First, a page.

News Brief

'Violates Equality Clauses Of Constitution': Patna High Court Sets Aside Bihar Government's Reservation Hike To 65 Per Cent

Nishtha Anushree

Jun 20, 2024, 12:43 PM | Updated 04:36 PM IST

Patna High Court. (Pic Via Facebook)
Patna High Court. (Pic Via Facebook)

The Patna High Court on Thursday (20 June) set aside the Bihar government's decision to increase the reservation in the state from the existing 50 per cent to 65 per cent based on the caste census.

In November 2023, the Nitish Kumar-led government passed amendments for increasing the reservation of Other Backward Classes (OBC), Extremely Backward Classes (EBC), Scheduled Castes (SC) and Scheduled Tribes (ST).

However, a division bench of Patna High Court comprising Chief Justice K Vinod Chandran and Justice Harish Kumar found it in violation of the equality clause under Articles 14, 15 and 16 of the Indian Constitution.

The judgment came in response to a batch of writ petitions challenging the constitutional validity of the Bihar Reservation of Vacancies in Posts and Services (Amendment) Act 2023 and The Bihar (In Admission in Educational Institutions) Reservation (Amendment) Act 2023.

The petition cited 'Indira Sawhney versus Union of India' case where the Supreme Court fixed 50 per cent reservation as the maximum ceiling for quota. "The quota hike was also discriminatory in nature," the petition said.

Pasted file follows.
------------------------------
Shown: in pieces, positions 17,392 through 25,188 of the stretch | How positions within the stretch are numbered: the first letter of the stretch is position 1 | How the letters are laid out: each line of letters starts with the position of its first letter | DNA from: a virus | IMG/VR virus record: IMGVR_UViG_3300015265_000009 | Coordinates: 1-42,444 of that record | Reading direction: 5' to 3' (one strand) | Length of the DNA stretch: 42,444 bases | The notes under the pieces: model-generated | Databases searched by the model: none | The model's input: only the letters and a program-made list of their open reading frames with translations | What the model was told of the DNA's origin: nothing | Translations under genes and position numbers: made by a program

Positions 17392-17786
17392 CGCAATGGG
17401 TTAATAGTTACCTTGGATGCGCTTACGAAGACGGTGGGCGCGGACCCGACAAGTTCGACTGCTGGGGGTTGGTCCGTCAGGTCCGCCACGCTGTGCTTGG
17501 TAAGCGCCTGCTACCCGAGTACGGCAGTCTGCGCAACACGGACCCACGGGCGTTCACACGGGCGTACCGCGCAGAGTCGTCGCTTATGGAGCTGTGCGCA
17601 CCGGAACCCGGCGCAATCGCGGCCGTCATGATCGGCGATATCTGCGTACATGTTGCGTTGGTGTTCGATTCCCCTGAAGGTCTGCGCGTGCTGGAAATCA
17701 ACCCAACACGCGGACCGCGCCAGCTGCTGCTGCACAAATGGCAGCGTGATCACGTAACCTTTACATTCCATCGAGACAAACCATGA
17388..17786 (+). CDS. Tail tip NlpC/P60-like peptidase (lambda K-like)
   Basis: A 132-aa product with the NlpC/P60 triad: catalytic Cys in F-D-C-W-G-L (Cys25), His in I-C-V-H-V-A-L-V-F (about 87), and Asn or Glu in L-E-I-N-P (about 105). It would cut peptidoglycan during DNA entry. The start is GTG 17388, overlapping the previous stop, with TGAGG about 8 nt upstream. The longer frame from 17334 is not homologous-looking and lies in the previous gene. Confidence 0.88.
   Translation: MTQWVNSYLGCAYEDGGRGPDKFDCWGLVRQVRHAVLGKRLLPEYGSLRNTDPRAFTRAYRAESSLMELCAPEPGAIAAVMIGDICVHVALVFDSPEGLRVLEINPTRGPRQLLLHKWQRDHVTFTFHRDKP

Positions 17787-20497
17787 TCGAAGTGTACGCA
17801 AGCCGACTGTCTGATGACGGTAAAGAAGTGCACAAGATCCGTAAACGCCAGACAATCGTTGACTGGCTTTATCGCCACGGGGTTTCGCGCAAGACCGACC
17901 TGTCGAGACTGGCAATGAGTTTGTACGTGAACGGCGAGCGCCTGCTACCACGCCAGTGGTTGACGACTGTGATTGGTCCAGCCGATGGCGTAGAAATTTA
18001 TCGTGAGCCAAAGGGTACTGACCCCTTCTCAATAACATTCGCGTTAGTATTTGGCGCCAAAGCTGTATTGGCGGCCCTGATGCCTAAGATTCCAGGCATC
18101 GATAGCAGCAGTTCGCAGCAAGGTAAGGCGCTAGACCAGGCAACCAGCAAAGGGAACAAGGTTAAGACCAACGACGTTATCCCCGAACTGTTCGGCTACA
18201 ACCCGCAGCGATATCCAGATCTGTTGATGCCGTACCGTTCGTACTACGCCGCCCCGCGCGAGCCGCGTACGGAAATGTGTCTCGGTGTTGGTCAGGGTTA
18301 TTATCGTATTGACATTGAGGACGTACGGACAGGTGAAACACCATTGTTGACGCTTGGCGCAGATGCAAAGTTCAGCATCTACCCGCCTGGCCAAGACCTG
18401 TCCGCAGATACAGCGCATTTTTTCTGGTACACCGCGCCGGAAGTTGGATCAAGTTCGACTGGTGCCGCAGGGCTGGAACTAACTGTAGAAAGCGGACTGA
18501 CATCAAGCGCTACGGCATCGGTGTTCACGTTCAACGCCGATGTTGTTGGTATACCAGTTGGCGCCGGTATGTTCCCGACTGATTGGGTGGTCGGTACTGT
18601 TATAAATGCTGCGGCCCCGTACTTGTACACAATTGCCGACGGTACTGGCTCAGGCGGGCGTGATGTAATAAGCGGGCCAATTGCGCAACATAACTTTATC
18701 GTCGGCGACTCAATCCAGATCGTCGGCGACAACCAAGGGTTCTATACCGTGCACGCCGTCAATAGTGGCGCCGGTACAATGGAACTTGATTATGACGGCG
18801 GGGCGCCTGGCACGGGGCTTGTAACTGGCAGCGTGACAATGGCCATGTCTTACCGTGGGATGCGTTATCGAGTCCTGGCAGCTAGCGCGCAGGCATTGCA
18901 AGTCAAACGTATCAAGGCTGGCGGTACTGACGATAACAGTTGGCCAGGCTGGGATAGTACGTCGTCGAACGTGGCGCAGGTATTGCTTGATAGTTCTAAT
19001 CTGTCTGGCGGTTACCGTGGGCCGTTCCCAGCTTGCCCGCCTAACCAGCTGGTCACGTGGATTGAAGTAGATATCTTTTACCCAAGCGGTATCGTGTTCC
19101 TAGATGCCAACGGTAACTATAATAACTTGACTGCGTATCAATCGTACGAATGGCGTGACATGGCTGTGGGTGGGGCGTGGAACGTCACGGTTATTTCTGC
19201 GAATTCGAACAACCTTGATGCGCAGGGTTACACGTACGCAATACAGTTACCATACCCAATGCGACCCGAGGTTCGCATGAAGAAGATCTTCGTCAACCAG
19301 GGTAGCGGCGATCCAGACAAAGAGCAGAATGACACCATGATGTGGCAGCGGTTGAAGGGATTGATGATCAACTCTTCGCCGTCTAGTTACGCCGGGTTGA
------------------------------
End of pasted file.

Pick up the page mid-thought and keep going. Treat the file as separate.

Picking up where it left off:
The amendment increased the OBC and EBC quota from 30 per cent to 43 per cent, ST quota from 1 per cent to 2 per cent and SC quota from 16 per cent to 20 per cent based on the caste census that found OBC and EBC comprise 63 per cent population.

The report found 19.7 percent of Bihar's population belongs to SCs, while STs make up 1.7 percent and their reservation was increased accordingly. The General Category comprises 15.5 percent of the population.

Kumar Abhishek, an advocate associated with the case said, "The Fundamental Rights in the Constitution talk of affirmative actions for ensuring adequate representation. A 50 per cent ceiling is a settled judicial principle and it can be breached in only exceptional cases."

"The Act brought in by the Bihar Government was so hastily drawn that it did not just ignore the constitutional and legal principles and provisions, but had glaring spelling and grammatical mistakes too," he told Swarajya.

Nishtha Anushree is Senior Sub-editor at Swarajya. She tweets at @nishthaanushree.

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